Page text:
A digital music news site was forced to take down a copy of an iTunes Radio contract
it had been given and published -- opting to post the entire contract online rather than just discuss the portions it wanted to highlight, prompting a copyright claim from Apple. While some have claimed that Apple's beef was more about suppressing business details
than protecting copyright, the site's tactics raise the question of whether its okay to break the law in the name of trying to garner hits.
In fact, it took Apple three months to discover the site had published the contract in the first place -- it originally appeared in June. The site took issue with the fact that apparently terms for smaller labels were less favorable than for larger ones -- even though the labels in question were happy to sign said contract. But rather than simply editorialize on the point, the site opted to publish a confidential business document -- suggesting that their motivation may have been more to garner publicity than to actually dissect the industry's workings.
Apple has approached sites -- including MacNN
-- with demands to take down leaked images, documents or other evidence of future products or other meant-to-be-confidential information. Indeed, a few years ago it was considered verification of a leak if a site heard from Apple Legal, though the company eventually changed strategies.
In an effort to scoop competitors, sites such as this one routinely publish
images of leaked parts and stories about business dealings. Particularly with Apple and other tech companies, there is a constant interest by news organizations to discover the latest news from that company, and on some occasions individuals or sites have crossed a legal line to do so.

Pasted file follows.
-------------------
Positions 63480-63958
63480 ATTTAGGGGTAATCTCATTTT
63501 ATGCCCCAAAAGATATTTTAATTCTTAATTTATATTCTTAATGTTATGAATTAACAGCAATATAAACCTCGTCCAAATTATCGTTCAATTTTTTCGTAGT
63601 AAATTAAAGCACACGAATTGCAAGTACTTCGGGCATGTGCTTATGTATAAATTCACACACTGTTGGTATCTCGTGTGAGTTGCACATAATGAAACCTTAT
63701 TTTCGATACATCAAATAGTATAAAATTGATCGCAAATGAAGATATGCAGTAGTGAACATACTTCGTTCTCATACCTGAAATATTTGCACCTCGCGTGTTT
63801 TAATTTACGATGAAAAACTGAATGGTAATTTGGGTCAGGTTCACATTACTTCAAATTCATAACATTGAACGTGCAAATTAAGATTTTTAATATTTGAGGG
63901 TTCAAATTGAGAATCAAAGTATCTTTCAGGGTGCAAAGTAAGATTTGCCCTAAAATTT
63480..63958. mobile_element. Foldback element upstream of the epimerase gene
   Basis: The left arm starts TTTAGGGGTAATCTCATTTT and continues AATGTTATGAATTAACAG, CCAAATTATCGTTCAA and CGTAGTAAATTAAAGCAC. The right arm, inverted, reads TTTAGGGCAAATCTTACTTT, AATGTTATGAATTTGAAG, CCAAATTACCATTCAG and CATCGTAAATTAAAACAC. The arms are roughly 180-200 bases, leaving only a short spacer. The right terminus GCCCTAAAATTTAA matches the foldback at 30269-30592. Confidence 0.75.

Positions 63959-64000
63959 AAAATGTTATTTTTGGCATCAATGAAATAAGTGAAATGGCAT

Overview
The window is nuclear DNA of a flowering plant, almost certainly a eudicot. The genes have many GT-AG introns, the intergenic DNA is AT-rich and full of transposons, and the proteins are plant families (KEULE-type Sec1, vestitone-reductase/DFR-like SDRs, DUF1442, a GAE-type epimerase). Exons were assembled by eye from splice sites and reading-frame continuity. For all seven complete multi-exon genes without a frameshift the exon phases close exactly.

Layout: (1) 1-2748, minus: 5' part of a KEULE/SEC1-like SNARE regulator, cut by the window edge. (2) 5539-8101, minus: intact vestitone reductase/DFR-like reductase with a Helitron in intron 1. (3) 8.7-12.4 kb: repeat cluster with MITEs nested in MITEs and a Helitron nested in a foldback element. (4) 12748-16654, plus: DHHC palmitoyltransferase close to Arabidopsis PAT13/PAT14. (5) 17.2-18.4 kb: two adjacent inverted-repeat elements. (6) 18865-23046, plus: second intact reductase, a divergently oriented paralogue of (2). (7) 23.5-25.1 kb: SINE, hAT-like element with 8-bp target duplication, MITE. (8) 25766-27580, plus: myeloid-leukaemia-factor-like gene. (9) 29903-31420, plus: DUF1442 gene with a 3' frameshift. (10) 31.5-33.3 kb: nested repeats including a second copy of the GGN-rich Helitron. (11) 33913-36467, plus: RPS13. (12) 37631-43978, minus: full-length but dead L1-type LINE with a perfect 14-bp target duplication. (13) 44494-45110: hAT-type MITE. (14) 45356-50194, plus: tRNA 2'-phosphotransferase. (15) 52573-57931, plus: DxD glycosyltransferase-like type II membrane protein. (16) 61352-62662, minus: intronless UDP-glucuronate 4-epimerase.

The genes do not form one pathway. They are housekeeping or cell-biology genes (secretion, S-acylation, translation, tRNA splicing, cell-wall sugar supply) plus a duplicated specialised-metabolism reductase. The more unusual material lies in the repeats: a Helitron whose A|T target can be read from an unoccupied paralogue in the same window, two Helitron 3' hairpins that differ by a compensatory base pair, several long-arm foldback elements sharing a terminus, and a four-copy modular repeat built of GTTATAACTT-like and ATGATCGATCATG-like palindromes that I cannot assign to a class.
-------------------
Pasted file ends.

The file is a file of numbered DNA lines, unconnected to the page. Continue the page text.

In previous years, Apple has gone as far as obtaining search warrants
to find lost or stolen prototype iPhones, and prosecuting both developers and others
who leaked sensitive data. The law allows companies to protect certain "trade secrets" and the violation of those terms famously led to Apple forcing the closure
of a rumors site called Think Secret
in 2007. Current parts leakers like Australian teen Sonny Dickson may someday find himself on the business end of a subpoena and forced to reveal his sources.
Other than the recent copyright claim on the digital music contract, however, Apple appears to have changed tactics with "rumor" sites -- not actively fighting leaked part photos anymore, for example, and keeping its powder dry for battles where a legal line that can't be easily defended as "freedom of the press" has been crossed. Both former CEO Steve Jobs and SVP of Marketing for Apple Phil Schiller eventually ended up joking publicly about some image leaks of forthcoming products. The company, however, appears to be as vigilant as ever when it comes to legal breaches or internal business details that could damage the company's plans -- as the latest incident shows.